# Ordinal Multiplication is Associative

## Theorem

Let $x, y, z$ be ordinals.

Let $\times$ denote ordinal multiplication.

Then:

$x \times \paren {y \times z} = \paren {x \times y} \times z$

## Proof

The proof shall proceed by Transfinite Induction on $z$:

### Basis for the Induction

Let $0$ denote the zero ordinal.

 $\ds x \times \paren {y \times 0}$ $=$ $\ds x \times 0$ Ordinal Multiplication by Zero $\ds$ $=$ $\ds 0$ Ordinal Multiplication by Zero $\ds$ $=$ $\ds \paren {x \times y} \times 0$ Ordinal Multiplication by Zero

This proves the basis for the induction.

### Induction Step

 $\ds x \times \paren {y \times z}$ $=$ $\ds \paren {x \times y} \times z$ Inductive Hypothesis $\ds \leadsto \ \$ $\ds x \times \paren {y \times z^+}$ $=$ $\ds x \times \paren {\paren {y \times z} + y}$ Definition of Ordinal Multiplication $\ds$ $=$ $\ds x \times \paren {y \times z} + \paren {x \times y}$ Ordinal Multiplication is Left Distributive $\ds$ $=$ $\ds \paren {x \times y} \times z + \paren {x \times y}$ Inductive Hypothesis $\ds$ $=$ $\ds \paren {x \times y} \times z^+$ Definition of Ordinal Multiplication

This proves the induction step.

### Limit Case

The inductive hypothesis for the limit case states that:

$\forall w \in Z: x \times \paren {y \times w} = \paren {x \times y} \times w$

where $z$ is a limit ordinal.

The proof shall proceed by cases:

### Case 1

If $y = 0$, then:

 $\ds x \times \paren {y \times z}$ $=$ $\ds x \times 0$ Ordinal Multiplication by Zero $\ds$ $=$ $\ds 0$ Ordinal Multiplication by Zero $\ds$ $=$ $\ds 0 \times z$ Ordinal Multiplication by Zero $\ds$ $=$ $\ds \paren {x \times y} \times z$ Ordinal Multiplication by Zero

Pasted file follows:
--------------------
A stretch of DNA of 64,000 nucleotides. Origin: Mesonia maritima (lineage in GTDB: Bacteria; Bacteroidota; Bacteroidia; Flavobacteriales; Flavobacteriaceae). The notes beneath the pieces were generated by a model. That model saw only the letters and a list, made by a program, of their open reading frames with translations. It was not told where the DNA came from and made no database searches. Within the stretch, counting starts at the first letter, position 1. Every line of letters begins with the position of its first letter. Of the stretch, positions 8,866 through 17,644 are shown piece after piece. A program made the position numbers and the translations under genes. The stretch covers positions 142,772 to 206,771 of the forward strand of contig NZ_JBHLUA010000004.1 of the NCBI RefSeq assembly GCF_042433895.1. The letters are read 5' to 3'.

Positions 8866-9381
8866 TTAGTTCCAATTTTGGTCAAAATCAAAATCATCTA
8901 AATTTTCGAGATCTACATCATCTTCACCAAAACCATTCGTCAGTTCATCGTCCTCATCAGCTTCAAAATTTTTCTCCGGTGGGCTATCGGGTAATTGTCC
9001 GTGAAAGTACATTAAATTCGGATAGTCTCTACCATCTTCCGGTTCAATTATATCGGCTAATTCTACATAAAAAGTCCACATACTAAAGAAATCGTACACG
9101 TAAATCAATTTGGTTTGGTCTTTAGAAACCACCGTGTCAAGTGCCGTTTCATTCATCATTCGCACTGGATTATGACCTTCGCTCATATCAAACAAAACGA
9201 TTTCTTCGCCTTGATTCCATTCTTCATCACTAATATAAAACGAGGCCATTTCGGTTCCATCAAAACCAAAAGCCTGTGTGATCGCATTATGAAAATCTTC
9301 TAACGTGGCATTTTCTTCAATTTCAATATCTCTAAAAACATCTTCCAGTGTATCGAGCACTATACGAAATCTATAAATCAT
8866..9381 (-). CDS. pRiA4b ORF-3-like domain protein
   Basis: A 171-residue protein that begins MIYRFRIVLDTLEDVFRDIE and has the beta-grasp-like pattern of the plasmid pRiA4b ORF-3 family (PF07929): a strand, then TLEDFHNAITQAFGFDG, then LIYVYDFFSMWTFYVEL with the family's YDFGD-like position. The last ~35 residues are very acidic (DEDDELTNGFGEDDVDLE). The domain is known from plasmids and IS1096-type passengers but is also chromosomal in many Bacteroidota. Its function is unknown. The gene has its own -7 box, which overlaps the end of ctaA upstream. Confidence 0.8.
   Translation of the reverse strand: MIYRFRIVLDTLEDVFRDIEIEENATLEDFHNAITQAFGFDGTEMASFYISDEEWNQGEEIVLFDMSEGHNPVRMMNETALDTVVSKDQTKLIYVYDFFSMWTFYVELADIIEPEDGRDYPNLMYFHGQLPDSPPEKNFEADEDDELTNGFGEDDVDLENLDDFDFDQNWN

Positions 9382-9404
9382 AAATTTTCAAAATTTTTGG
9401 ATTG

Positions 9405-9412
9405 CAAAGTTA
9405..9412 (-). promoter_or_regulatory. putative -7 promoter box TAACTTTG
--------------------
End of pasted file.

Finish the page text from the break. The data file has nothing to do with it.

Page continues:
### Case 2

If $y \ne 0$, then $y \times z$ is a limit ordinal by Limit Ordinals Preserved Under Ordinal Multiplication.

It follows that:

 $\ds x \times \paren {y \times z}$ $=$ $\ds \bigcup_{u \mathop < \paren {y \times z} } x \times u$ Definition of Ordinal Multiplication $\ds \paren {x \times y} \times z$ $=$ $\ds \bigcup_{w \mathop < z} \paren {x \times y} \times w$ Definition of Ordinal Multiplication

If $u < \paren {y \times z}$, then $u < \paren {y \times w}$ for some $w \in z$ by Ordinal is Less than Ordinal times Limit.

 $\ds x \times u$ $\le$ $\ds x \times \paren {y \times w}$ Membership is Left Compatible with Ordinal Multiplication $\ds$ $=$ $\ds \paren {x \times y} \times w$ Inductive Hypothesis $\ds$ $\le$ $\ds \paren {x \times y} \times z$ Subset is Right Compatible with Ordinal Multiplication

Generalizing, the result follows for all $u \in \paren {y \times z}$.

Therefore by Supremum Inequality for Ordinals:

$x \times \paren {y \times z} \le \paren {x \times y} \times z$

Conversely, take any $w < z$.

 $\ds \paren {x \times y} \times w$ $=$ $\ds x \times \paren {y \times w}$ Inductive Hypothesis $\ds$ $\le$ $\ds x \times \paren {y \times z}$ Membership is Left Compatible with Ordinal Multiplication

It follows by Supremum Inequality for Ordinals that:

$\paren {x \times y} \times z \le x \times \paren {y \times z}$

By definition of set equality:

$x \times \paren {y \times z} = \paren {x \times y} \times z$

This proves the limit case.

$\blacksquare$